Tag Archives: korean food


Sorry KTown, your meat is very expensive. I found $7.99/lb hot pot meat in Chinatown instead. I also need to return for the second pound of meat; half the marinade is still sitting in the fridge! Recipe from mykoreankitchen.com.

Bulgogi (Korean marinated beef)

  • 2 lb beef sirloin, thinly sliced (like hot pot meat), marinated for 4 hours to overnight in:
  • Process 1/2 small onion (2 tbsp), 5 cloves garlic, 1/4″ ginger  (1 tsp), quarter giant korean pear (5 tbsp), 1 scallion with 1/2 cup dark soy sauce, 1 tbsp sesame oil, 2 tbsp rice wine, 3 tbsp brown sugar, 1/8 tsp pepper.
  • Stir fry in batches with 1 onion, 1 carrot, 2 scallions sliced thin. Sprinkle with sesame seeds.
  • Serve with lettuce, rice, ssamjang.

Japchae, Spicy Pork

Korean food time! Korean restaurants often start with a big collection of banchan, little side dishes like pickled veggies, preserved seafood, and other little things. Feasible on a restaurant scale (or a habitually Korean-eating household, I guess!), but I’m just going to make one: japchae, the glass noodles. I’ll make it up by making it super colorful.

Japchae (Korean glass noodles)

    • 250g sweet potato starch noodles, boiled for 7 minutes, then rinsed in cold water, then mixed with
      • 3 tbsp soy sauce, 1 tbsp honey, 1 tbsp brown sugar, 1 tbsp sesame oil, 2 tsp minced garlic, 2 tsp roasted sesame seeds, pinch pepper.
    • Garnish with:
      • Lean beef (sirloin or rib eye) sliced small then marinated in soy sauce, garlic, sesame oil, rice wine
      • Blanched spinach in sesame oil, garlic, soy sauce.
      • Sliced fresh shiitake mushrooms marinated in noodle sauce.
      • Carrots julienned, sliced onion, bell pepper julienned, scallions in strips, stir fried.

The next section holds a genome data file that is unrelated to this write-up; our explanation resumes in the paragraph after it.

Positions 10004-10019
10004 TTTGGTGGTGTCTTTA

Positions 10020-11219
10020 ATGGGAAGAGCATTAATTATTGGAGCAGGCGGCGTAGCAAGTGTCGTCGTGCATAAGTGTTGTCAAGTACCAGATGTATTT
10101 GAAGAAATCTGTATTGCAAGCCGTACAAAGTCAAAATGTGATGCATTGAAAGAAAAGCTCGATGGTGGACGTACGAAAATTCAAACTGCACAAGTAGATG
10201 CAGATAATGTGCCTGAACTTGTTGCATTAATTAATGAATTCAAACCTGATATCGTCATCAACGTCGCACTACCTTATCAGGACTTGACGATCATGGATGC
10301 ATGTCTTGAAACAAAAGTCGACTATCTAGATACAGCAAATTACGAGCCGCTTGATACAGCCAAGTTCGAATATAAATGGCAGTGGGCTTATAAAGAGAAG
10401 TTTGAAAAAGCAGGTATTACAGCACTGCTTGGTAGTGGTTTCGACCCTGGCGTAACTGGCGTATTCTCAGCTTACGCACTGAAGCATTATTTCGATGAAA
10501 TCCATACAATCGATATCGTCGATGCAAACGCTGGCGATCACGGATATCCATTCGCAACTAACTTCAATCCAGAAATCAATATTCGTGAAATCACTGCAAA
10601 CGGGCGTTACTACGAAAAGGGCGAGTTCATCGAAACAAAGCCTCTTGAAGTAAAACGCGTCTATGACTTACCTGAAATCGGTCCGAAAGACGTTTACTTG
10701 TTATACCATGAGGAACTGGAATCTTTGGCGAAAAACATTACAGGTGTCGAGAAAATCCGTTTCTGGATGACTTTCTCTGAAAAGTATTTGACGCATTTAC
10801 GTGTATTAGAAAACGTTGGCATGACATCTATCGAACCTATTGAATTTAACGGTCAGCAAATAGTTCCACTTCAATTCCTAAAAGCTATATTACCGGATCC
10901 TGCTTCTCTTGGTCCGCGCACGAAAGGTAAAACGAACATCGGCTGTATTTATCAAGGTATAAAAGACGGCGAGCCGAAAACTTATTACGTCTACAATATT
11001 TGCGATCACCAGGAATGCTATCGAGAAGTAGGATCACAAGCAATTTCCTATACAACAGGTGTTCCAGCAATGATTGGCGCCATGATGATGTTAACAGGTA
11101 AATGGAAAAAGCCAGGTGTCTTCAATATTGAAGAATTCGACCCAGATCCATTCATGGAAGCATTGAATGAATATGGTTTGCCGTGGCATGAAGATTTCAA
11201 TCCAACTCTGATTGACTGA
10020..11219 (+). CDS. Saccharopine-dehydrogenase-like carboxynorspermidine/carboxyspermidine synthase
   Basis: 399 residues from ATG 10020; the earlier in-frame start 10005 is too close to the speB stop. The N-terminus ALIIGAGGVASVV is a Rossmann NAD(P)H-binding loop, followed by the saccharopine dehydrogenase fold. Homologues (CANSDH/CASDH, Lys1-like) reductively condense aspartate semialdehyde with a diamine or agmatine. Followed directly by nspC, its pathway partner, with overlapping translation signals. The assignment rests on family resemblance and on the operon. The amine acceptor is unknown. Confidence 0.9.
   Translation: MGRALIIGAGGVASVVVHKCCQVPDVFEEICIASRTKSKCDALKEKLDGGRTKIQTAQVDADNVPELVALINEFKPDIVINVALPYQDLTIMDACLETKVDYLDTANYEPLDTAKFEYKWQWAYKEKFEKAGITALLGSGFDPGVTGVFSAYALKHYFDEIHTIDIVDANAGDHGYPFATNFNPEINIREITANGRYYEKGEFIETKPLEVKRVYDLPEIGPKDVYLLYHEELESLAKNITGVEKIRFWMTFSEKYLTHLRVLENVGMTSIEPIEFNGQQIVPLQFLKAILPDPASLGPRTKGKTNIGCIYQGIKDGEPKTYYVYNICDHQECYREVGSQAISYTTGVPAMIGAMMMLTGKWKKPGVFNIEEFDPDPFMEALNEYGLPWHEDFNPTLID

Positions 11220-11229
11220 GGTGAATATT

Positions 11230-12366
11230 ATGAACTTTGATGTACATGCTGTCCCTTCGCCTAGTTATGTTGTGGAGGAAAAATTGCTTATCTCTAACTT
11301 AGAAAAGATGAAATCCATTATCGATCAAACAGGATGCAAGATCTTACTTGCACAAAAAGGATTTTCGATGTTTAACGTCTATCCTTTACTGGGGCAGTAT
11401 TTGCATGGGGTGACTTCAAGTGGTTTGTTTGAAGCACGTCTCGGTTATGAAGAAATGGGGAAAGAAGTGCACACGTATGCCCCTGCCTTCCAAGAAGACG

• Jidan: Omelette-like fried egg yolk, fried egg white, sliced into matchsticks.
      • Sesame seeds


To use up more of my copious amount of gochugaru, we cooked some spicy pork. Somewhere I read that typically beef bulgogi is cooked non-spicy, and pork “bulgogi” is cooked spicy. Can this be verified?

Korean Spicy Pork

  • Blend together 5 tbsp gochujang, 1/4 cup asian pear (~1/6 huge pear), 6 cloves garlic, 1” ginger, 1 tbsp soy sauce 1 tbsp sesame oil, 1 tbsp sugar, 1 tbsp rice wine, 2 tbsp gochugaru.
  • Marinate 2 lb pork shoulder, cut to thin strips
  • Saute 1 onion thinly sliced, 2 scallions white parts sliced, 1 korean green chili pepper until softened. Reserve.
  • Saute 1 packed cup kimchi drained. Reserve.
  • In batches, brown pork until cooked through and starting to brown.
  • Combine everything, sprinkle with sesame seeds.
  • Serve with lettuce, gochujang, rice.


Soondubu Jjigae

In my mind, Korean food is always so red. Turns out, there’s a simple trick to that: gochugaru. Red chili powder. The Korean grocer just sells very large quantities of it. The smallest package is 7 oz, which means I now have more gochugaru than all other spices combined.

Soondubu Jjigae (Korean spicy tofu stew)

To make a stew, I want to start right at the source: an anchovy and seaweed stock. Sourced from chowdivine and zenkimchi and kimchimom.


  • 2″x3″ strip kombu (or dashima), 1/2  onion, 3 garlic cloves in 8 cups water. Boil for 10 minutes.
  • 10 large dried anchovies, gutted. Add, then boil on low uncovered for 15 minutes.
  • Scoop out solid ingredients, leaving golden broth.

Soondubu with beef:

  • Marinate 10 oz thinly sliced steak in 2 tbsp gochugaru (pepper powder), 1/2 tbsp minced garlic, 1 tbsp sesame oil, 1 tbsp soju (or cooking wine), 1.5 tbsp soy sauce, 1 tsp salt, pinch pepper.
  • In pot, saute 1/2 onion. Add beef and ladle of stock, and cook beef.
  • Add enough (how much?) broth. Adjust seasoning.
  • Add 11-oz tube of soondubu (silken tofu) and 1/2 zucchini, and simmer for at most 3-5 more minutes, or else will draw water from tofu.
  • Serve with room-temp egg, scallions, and steamed rice.